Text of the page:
The exhibition, which opened at the end of last year on December 22nd, brings together for the first time some of the most significant works of Charles Zinelli and Canemorto, two artistic personalities whose productions, albeit distant in time, appear united by the same spirit.
Carlo Zinelli was a schizophrenic housed at the psychiatric hospital in Verona. In 1953, when he was confined in the fifth and last wing of the hospital, specific for the irrecoverable patients, he started to scratch graffiti on the walls by using a brick. The graffiti radically changed Zinelli’s life and made history: his works reached Jean Dubuffet in Paris, who was theorising the concepts of anti-culturelle art and art brut in those same years, and they also attracted personalities like André Breton. The same aggressive and unsightly approach is evident in Canemorto, whose irreverent and brutal artistic production allows him to revisit Art Brut and encourage a counterculture that is extremely contemporary and cultured, within the public space.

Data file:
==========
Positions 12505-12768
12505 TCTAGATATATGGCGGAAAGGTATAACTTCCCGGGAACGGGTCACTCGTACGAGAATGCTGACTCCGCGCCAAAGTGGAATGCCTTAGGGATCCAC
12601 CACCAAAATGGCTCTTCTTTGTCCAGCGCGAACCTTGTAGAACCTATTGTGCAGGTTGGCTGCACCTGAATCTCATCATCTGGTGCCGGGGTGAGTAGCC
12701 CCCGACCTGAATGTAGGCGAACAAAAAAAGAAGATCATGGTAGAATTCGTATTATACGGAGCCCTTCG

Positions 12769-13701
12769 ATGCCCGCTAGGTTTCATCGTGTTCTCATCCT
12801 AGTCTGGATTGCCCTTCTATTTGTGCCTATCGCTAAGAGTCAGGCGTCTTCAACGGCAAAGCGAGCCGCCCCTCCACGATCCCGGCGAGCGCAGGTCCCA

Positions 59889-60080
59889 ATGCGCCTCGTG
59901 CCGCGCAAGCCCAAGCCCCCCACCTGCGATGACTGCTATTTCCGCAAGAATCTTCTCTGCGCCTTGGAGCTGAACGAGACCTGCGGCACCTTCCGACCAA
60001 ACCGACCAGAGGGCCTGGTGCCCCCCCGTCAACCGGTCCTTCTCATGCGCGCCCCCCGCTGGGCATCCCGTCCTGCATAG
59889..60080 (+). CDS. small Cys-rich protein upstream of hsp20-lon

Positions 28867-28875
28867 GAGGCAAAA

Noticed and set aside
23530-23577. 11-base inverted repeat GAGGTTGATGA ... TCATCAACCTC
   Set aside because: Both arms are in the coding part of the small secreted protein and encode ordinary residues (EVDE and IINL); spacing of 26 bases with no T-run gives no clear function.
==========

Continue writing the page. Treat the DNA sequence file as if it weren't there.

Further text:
The exhibition is Altrove Gallery’s first show that compares Modernist art with contemporary art production, made possible thanks to “Museo della Follia” responsible for the concession of Carlo Zanelli’s original works.
Carlo Giallo su sfondo di tre cani is currently open to the public running until the 21st of January, 2017 at the gallery located on Corso Mazzini 179, 88100 Catanzaro, Italy.
Carlo, with his real name Carlo Zinelli, was born near Verona, Italy, losing his mother at the age of two. Seven years later, his father, a carpenter, sent him to work on a farm. Subsequently, Carlo became an apprentice butcher at the municipal slaughterhouses in Verona. He was enlisted during the Second World War in the Alpine Hunters section. From then on, the first signs of psychiatric disorders started manifesting. At thirty one, he was interned at the San Giacomo Hospital in Verona. Ten years later, he started doing graffiti on the walls of the establishment. Faced with his need to express himself, the management of the hospital invited him to frequent a workshop for painting and sculpture created in 1957.
During this period, Carlo will produce nearly three thousand works. His graphic language being characterised by an accumulation of patterns and by changes of points of view and scales. He painted in gouache on the front and back of sheets of paper, covering the surface with human like characters and animals in profile, matching his compositions with inscriptions.
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